In 1910, Engine House No. 6 boasted space to accommodate four firefighters, two horses, and a carriage, which was the best way to reach the scene of a fire quickly. By 1918, though, the horses had retired, giving up their stall space and beloved supply of carrots to a brand-new fire truck. The move was part of Wichita's initiative to become the first all-mechanized fire department in the nation.
The neighborhood station served until 1953, when its half-a-century-old amenities proved too obsolete to serve the needs of modern firefighters. Still, the building represented an interesting slice of history, so in 1993, a group of local citizens and firefighters teamed up to restore the place and transform it into the Kansas Firefighters Museum.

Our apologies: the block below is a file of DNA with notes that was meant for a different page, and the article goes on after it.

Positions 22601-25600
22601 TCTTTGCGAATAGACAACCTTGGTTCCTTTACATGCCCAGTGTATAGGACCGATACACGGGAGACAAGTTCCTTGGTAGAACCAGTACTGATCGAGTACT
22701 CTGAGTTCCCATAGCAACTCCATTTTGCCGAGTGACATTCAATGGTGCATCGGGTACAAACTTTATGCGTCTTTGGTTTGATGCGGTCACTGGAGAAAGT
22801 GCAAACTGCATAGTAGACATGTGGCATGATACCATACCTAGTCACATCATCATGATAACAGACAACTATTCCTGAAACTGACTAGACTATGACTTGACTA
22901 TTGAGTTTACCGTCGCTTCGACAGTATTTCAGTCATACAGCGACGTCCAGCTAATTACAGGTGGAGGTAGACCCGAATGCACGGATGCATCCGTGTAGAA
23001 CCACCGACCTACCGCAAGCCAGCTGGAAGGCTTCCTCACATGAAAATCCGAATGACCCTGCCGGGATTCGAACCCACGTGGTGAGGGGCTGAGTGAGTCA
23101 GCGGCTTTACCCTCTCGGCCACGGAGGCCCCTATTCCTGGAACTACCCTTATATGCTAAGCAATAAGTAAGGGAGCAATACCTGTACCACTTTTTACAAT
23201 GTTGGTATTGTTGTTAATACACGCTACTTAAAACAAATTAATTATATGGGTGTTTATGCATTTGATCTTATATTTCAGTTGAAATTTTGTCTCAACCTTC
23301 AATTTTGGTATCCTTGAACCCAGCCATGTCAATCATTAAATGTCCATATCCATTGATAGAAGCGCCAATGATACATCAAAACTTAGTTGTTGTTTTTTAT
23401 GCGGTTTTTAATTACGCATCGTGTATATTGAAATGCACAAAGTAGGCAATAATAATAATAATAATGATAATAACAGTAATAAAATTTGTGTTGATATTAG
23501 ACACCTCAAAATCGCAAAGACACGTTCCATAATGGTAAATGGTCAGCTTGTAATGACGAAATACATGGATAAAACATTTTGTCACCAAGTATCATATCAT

Today, the museum recounts the above story and tells other local firefighting tales through various exhibits. They also offer fire camps, which are designed to give youth a hands-on look into the daily life of a firefighter, with participation and activity discussions geared to help attendees determine if firefighting may be their profession of choice. The museum's staff of volunteers also pride themselves on creating a great firefighter calendar full of hunky men and women wearing hard hats or wielding hoses. Proceeds go to the Coats for Kids program, which provides coats for hundreds of children in Kansas each year.
1300 S Broadway St
Wichita, KS, US
316-264-5990No deal available